I am not a Lebanese citizen nor a a legal resident of Lebanon, but I am here now, can I apply for a visa?
Third-country nationals may apply for U.S. visas in Beirut. Applicants for most types of nonimmigrant visas must be able to overcome Section 214(b) of the Immigration and Nationality Act. Under Section 214(b) of the Immigration and Nationality Act, as amended. Under Section 214(b) all applicants for nonimmigrant visas are considered intending immigrants and thus not eligible for a nonimmigrant visa until they demonstrate they meet the qualifications. For example, applicants who say they are going for business, to visit family, or for tourism, must prove that they have a residence in a foreign country that they do not intend to abandon, intend to enter the United States for a period specifically limited duration, and seek admission for the sole purpose of engaging in legitimate activities relating to business or pleasure.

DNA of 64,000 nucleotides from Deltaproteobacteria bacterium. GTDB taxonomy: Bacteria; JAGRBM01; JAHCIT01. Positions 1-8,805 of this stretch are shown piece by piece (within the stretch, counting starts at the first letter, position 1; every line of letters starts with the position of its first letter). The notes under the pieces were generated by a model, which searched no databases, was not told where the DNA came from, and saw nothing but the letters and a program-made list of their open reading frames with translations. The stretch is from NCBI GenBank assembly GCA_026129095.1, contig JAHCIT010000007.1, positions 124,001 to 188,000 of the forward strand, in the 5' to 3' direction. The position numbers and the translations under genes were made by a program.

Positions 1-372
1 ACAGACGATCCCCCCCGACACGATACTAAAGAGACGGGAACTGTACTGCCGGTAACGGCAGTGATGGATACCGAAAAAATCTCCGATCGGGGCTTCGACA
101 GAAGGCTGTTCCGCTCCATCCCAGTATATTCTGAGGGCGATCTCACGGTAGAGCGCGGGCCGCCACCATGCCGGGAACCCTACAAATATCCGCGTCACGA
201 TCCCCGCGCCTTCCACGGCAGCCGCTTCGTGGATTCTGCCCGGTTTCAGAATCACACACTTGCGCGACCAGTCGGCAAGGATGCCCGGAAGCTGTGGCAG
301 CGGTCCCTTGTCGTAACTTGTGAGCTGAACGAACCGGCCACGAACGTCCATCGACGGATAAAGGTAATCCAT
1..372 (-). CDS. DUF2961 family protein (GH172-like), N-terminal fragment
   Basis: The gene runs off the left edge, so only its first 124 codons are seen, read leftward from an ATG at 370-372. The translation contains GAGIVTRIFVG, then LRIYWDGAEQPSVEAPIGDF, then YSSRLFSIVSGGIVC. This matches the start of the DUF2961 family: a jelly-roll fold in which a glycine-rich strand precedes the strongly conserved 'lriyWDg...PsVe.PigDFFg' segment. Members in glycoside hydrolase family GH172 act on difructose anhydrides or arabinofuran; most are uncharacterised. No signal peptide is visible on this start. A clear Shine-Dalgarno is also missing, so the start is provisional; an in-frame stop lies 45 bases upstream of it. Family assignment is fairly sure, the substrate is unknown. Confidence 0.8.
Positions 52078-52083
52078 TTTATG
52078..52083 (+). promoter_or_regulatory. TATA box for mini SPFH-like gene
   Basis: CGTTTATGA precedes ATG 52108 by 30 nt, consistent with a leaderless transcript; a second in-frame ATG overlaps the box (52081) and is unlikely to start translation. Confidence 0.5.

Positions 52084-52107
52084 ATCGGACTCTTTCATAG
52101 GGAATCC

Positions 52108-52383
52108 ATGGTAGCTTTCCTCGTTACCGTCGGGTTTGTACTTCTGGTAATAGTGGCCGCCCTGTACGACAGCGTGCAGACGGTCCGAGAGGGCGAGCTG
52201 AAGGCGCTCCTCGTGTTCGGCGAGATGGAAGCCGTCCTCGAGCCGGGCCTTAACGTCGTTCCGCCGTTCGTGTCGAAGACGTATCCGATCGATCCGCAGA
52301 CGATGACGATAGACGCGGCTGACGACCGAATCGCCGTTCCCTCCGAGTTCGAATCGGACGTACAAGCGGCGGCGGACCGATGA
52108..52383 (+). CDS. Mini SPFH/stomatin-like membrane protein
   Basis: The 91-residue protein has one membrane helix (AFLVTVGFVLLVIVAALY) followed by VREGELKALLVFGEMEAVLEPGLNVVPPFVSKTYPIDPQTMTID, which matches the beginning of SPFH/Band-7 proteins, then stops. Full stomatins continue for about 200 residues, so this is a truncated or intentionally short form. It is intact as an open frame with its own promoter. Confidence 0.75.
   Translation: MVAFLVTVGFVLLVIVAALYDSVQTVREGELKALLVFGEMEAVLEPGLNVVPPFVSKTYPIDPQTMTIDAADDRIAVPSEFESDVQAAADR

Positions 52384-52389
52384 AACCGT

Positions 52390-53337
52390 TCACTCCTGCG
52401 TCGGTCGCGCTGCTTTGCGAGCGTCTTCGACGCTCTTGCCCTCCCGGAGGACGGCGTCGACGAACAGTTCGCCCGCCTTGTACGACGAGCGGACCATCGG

Can you tell me ahead of time whether I qualify for a visa?
Each visa application is thoroughly examined and evaluated on its own merits. Since it is impossible to obtain all relevant facts without seeing your passport and completed application and without conducting an interview to confirm the facts of your case, we are unable to tell you in advance whether you qualify for a visa before your formal application and interview. Information on the website is designed to give general information regarding the visa application process (http://lebanon.usembassy.gov/non-immigrant_visas.html.)
My visa application has been refused. Why can't I get my money back?
The fee that you paid is an application fee. Everyone who applies for a U.S. visa anywhere in the world must pay this fee, which covers the cost of adjudicating your application. As the application form states, this fee is non-refundable regardless of whether you are issued a visa or not. If your application was refused under Section 214(b) and you choose to reapply for a visa, whether at this Embassy or elsewhere, you will be required to pay the application fee again.